Violence against women persists in every country in the world and is a pervasive violation of basic human rights. Since the occasion of the 50th anniversary of the UN Declaration of Human Rights, during which emphasis was placed once again on the endemic violence gainst women, efforts have been made at various levels to defend human rights and to eliminate violence. The Daphne Programme which was launched in the year 2000 has been supporting many NGO’s and other organizations to cooperate at the EU - level in the fight against violence towards women, children and young people.
Violence and aggression are topics that not only address EU-citizens but also immigrant women who have come to live in EU countries for different reasons. Migrant women and children are exposed to high risk regarding violence and abuse and therefore need suitable strategies to prevent and defend themselves from violent behaviour. Violence does not only occur in the family but also in other settings, like at the workplace, school, in the media and during public discourse. Many migrant women are exposed to rasism or discrimination because of their ethnic background and/or visible signs like wearing a headscarf. Although much effort is being put into identifying and dealing with violence against women within and outside the family, the special aspects concerning immigrant women and their needs do not receive enough attention.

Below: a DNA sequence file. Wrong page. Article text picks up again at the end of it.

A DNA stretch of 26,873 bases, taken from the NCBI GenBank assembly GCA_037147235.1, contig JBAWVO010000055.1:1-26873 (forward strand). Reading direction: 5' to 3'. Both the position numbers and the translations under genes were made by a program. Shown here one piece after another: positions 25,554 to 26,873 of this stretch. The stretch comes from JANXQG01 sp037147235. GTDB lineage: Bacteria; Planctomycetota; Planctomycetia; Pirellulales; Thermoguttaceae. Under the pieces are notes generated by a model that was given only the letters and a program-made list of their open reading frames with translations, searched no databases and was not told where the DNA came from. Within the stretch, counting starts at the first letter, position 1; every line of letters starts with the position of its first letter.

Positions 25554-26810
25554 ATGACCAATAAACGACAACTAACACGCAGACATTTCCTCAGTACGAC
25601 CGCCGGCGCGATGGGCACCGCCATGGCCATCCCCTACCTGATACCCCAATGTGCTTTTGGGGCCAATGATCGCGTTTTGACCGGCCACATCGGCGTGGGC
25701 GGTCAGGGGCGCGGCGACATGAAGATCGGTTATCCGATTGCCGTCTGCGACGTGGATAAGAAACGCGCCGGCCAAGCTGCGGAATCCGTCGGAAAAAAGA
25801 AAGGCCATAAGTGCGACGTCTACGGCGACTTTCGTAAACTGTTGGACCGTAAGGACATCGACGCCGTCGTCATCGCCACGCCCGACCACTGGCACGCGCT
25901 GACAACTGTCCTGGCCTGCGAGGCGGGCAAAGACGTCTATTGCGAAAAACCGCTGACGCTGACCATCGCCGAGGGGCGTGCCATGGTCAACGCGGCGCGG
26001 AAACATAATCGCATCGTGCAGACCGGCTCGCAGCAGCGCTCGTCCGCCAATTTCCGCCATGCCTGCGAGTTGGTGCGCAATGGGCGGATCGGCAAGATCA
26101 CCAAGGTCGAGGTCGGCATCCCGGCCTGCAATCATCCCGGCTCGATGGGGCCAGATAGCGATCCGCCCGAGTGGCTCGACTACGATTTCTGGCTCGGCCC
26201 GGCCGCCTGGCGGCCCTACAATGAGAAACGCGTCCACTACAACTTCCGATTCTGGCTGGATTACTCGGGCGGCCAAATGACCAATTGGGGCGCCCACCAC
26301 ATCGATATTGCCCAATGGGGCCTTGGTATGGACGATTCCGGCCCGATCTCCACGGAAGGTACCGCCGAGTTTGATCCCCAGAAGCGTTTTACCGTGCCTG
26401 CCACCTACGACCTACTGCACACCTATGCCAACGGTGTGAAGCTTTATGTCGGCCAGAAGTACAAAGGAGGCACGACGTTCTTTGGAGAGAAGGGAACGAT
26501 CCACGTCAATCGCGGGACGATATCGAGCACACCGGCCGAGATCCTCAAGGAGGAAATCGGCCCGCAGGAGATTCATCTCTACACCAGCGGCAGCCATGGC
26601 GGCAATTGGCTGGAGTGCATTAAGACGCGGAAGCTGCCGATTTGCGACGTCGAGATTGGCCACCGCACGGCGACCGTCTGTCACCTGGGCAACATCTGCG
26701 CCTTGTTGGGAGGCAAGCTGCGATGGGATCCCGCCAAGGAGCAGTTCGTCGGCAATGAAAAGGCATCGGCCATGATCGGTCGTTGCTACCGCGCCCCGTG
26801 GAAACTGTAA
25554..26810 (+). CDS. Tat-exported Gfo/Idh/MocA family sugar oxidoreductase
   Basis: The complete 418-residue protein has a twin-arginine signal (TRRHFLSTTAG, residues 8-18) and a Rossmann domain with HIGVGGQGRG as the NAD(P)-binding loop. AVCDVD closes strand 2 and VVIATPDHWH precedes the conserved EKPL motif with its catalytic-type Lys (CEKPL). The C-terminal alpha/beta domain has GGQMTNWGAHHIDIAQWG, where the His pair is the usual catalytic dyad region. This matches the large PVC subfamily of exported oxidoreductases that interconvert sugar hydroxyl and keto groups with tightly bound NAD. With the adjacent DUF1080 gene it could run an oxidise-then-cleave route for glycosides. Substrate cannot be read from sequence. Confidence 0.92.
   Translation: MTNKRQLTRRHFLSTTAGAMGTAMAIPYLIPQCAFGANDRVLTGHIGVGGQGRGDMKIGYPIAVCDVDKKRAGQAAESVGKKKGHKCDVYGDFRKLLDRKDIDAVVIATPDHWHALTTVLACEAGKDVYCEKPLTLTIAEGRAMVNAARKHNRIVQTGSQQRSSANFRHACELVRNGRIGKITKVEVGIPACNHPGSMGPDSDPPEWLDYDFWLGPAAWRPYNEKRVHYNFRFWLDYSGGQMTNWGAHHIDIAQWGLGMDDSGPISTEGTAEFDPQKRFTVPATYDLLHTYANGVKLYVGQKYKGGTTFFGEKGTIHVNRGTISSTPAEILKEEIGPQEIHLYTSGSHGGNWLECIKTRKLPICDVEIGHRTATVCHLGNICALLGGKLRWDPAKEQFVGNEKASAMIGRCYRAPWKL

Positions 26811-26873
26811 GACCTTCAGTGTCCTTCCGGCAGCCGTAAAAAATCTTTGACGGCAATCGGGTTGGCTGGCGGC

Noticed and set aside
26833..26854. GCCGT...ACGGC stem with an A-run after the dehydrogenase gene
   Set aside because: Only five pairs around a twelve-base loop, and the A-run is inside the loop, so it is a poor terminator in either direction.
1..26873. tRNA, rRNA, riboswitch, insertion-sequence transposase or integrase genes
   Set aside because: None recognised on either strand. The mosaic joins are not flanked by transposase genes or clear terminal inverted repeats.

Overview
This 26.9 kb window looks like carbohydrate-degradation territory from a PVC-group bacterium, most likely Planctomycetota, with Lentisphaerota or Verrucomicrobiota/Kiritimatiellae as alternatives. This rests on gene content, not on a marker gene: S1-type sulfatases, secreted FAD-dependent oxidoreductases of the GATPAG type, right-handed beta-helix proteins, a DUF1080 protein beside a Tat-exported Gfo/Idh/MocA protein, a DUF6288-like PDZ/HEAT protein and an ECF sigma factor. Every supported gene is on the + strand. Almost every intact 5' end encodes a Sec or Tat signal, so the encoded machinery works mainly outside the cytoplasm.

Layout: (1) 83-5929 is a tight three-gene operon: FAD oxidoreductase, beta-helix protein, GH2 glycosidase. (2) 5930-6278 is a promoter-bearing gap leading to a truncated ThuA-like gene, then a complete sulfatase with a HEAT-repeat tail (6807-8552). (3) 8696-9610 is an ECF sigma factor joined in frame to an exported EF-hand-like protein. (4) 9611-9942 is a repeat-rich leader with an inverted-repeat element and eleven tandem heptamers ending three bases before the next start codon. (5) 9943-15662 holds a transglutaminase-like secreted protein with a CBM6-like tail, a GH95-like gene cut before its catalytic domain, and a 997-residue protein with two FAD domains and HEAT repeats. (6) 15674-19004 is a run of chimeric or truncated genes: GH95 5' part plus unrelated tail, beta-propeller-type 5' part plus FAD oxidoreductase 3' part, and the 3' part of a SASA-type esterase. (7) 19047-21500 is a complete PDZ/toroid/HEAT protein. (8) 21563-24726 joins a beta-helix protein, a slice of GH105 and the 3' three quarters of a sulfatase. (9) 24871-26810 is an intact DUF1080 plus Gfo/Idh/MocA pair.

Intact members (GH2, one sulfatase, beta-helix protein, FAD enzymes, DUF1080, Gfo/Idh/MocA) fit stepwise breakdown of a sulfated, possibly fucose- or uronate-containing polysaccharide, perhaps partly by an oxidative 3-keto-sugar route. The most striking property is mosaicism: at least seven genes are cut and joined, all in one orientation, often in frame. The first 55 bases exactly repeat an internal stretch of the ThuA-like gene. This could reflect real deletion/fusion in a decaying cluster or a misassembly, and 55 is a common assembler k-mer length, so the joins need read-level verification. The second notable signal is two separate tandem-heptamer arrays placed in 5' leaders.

Violence in all its facets is understood and interpreted in many different ways, depending on the individual, cultural and social background of the person. As a result the topic of violence has to be approached in a very sensitive manner especially in order to understand different approaches within different cultures. Awareness raising and the dissemination of information is an integral part in the fight against violence and abuse.
Supporting immigrant women to become their own advocates as well as to train them to function as community leaders could prove to be the most sustainable method to address the needs of immigrant women who are survivors of abuse or those threatened by violence. Educating women to become Peer Leaders and empowering them to bring about change in their lives will make them stronger, so that they will be able to inform and train other women in their own communities.
The project Opening Doors is being implemented within the Daphne III Programme and will run for two years (from January 2011 to December 2012). OMEGA - Transcultural Centre is the lead organization of the project, together with five partner organizations in the EU: OPU in the Czech Republic, IKWRO in England, HRDC in Greece, ARTEMIS in Romania and Slovene Philanthropy in Slovenia. The main aspects and goals of the project are violence prevention, awareness raising, empowerment and self defence training for immigrant women. Women who are interested and capable will be informed, trained and supported to become Peer Leaders who in turn will train and inform other women in their communities about violence prevention. Another important aspect of the project is the implementation and expansion of local and transnational networks on an EU-level and the exchange of knowledge and Models of Good-Practice in the field of violence prevention. During the lifetime of the project, guidelines and curricula will be developed and made available on this site. These as well as other products developed in the project could be used by other organizations to support their efforts in sustainably reducing violence against immigrant women.
EU project - financed by the EU
Within the framework of
With financial support from the Daphne III Programme of the European Union